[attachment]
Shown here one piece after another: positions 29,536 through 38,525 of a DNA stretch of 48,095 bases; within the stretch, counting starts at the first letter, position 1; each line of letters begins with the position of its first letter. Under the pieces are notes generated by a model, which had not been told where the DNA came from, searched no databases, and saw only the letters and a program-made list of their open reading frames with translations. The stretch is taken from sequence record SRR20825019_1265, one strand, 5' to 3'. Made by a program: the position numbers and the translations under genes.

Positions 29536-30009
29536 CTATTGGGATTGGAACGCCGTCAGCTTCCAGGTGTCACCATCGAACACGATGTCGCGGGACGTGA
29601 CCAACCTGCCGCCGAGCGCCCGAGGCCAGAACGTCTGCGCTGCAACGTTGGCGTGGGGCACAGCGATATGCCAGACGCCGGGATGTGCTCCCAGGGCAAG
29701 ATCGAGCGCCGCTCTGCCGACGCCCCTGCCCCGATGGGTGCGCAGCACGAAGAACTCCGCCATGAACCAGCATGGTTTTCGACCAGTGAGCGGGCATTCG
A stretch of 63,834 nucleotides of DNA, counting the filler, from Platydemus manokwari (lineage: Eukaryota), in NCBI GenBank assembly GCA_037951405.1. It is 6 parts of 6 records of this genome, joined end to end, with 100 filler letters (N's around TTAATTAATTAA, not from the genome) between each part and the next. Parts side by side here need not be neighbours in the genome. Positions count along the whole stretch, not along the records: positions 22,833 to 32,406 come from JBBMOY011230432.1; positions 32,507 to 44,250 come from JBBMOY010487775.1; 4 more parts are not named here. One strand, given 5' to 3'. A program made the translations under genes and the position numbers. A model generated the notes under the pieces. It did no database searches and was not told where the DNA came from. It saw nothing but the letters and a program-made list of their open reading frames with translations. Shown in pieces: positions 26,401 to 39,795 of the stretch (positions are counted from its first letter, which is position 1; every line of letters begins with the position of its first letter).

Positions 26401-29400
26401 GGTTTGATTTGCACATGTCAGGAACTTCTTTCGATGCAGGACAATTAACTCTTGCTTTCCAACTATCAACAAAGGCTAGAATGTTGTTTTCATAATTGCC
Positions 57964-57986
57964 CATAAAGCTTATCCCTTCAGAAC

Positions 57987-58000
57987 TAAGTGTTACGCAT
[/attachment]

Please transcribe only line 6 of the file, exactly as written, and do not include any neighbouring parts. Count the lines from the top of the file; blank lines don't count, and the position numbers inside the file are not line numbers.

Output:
A stretch of 63,834 nucleotides of DNA, counting the filler, from Platydemus manokwari (lineage: Eukaryota), in NCBI GenBank assembly GCA_037951405.1. It is 6 parts of 6 records of this genome, joined end to end, with 100 filler letters (N's around TTAATTAATTAA, not from the genome) between each part and the next. Parts side by side here need not be neighbours in the genome. Positions count along the whole stretch, not along the records: positions 22,833 to 32,406 come from JBBMOY011230432.1; positions 32,507 to 44,250 come from JBBMOY010487775.1; 4 more parts are not named here. One strand, given 5' to 3'. A program made the translations under genes and the position numbers. A model generated the notes under the pieces. It did no database searches and was not told where the DNA came from. It saw nothing but the letters and a program-made list of their open reading frames with translations. Shown in pieces: positions 26,401 to 39,795 of the stretch (positions are counted from its first letter, which is position 1; every line of letters begins with the position of its first letter).